Further, we made the strategic decision to focus on direct action tactics as opposed to political action for two primary reasons. First, we felt that we could best influence culture by working directly within communities, as opposed to trying to fix or reform the system (which could include working with law enforcement). Second, we felt that there were plenty of organizations that were already working with law enforcement to try to reduce the incidence of police abuse and criminality, and that replicating their efforts would be a poor use of resources.

The Peaceful Streets Projects attempts to avoid taking a position that is either for law enforcement or against law enforcement. We actively oppose police officers who abuse their authority and commit crimes against the public, and given the rate of such crimes we can easily spend all of our time working against those elements of law enforcement. At the same time, we will eagerly provide moral support for and rally behind those police officers who have the courage to stand up to the thin blue line (the fraternity of police officers) and hold police officers who commit crimes accountable for their actions.

3 Mar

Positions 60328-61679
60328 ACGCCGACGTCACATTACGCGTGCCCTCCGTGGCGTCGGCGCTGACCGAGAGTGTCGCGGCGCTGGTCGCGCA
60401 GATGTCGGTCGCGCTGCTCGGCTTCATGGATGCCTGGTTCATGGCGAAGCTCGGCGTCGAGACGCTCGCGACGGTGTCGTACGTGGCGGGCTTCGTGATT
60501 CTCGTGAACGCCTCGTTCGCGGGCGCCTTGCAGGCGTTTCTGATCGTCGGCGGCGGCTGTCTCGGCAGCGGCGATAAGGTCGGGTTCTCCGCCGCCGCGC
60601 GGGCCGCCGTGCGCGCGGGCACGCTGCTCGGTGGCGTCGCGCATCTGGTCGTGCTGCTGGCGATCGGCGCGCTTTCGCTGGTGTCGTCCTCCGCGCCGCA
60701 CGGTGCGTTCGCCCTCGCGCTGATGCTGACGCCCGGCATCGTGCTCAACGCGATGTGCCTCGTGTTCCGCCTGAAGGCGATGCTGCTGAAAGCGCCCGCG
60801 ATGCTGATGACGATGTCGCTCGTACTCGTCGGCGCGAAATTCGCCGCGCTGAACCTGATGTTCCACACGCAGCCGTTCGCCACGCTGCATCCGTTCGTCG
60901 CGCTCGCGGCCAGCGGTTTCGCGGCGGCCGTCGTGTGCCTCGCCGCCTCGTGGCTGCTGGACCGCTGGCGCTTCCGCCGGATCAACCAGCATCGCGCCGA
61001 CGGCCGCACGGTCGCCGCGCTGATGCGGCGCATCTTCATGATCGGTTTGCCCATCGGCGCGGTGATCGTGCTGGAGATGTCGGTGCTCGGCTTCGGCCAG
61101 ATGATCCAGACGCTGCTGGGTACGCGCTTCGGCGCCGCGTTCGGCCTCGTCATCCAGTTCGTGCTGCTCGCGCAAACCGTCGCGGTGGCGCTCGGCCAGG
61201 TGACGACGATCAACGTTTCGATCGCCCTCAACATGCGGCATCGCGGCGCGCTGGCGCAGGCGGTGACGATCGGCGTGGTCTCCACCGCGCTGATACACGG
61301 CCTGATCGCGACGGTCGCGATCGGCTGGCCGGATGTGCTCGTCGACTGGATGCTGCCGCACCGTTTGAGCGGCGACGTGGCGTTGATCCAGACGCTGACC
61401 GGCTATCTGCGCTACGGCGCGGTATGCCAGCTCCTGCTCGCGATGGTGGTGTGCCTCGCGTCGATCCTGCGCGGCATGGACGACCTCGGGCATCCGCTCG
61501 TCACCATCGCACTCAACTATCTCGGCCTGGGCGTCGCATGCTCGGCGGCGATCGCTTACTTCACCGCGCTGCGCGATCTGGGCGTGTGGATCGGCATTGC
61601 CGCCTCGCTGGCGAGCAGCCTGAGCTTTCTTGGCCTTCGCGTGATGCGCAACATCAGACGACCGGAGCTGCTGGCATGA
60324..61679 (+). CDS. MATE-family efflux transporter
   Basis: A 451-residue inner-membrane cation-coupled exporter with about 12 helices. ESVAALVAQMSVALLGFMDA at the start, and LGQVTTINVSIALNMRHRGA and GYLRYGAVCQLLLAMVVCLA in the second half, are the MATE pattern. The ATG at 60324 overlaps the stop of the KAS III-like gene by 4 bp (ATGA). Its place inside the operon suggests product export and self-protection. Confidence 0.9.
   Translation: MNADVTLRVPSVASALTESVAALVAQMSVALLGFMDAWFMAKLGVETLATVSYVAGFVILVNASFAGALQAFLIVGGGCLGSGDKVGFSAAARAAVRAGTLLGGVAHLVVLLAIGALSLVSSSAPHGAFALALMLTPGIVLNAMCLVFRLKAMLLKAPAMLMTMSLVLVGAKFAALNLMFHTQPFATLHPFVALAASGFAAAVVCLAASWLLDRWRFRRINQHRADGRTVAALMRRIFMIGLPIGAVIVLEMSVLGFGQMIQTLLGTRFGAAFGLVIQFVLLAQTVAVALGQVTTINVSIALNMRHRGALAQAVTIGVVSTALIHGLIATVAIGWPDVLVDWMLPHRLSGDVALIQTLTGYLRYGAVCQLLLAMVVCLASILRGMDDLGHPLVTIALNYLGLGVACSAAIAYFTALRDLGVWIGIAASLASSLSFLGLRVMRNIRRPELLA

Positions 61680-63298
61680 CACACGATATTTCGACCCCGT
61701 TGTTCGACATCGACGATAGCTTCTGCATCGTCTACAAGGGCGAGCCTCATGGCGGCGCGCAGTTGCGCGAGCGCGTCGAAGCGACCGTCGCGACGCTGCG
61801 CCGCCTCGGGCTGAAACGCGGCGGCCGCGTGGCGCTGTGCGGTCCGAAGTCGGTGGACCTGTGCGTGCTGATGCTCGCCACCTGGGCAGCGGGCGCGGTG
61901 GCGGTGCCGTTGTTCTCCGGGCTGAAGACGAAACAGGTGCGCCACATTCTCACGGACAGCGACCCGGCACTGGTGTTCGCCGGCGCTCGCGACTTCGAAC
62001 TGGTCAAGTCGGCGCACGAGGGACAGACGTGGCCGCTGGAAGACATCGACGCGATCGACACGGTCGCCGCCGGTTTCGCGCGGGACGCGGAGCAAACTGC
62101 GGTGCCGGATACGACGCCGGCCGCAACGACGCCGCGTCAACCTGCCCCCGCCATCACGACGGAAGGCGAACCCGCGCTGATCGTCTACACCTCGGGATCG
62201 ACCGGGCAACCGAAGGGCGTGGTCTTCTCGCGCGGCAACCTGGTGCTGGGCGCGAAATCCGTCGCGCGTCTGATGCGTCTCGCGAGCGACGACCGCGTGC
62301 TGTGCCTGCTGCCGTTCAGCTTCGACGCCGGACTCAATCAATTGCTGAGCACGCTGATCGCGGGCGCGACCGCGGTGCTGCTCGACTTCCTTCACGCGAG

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Updated Cop Watch Code of Conduct

We have updated our cop watch guidelines to better reflect our nation-wide focus to combat police abuse and our desire to improve the level of our rhetoric when interacting with police officers. Please click on this Cop Watch Code of Conduct for a pdf that you can print out and share with volunteers at each cop watch event.

23 Feb
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Echoing Green Fellowship Semifinalist

The Peaceful Streets Project has been named a semifinalist for the 2014 Echoing Green Foundation Fellowship. This year, the Echoing Green Foundation received 2,726 applications for the 2014 Echoing Green Fellowships. Of these initial submissions, only the top 15% have been named Semifinalists. The 444 Semi-Finalists for Echoing Green Fellowships span the globe, with breakthrough ideas and the entrepreneurial drive to disrupt the status quo.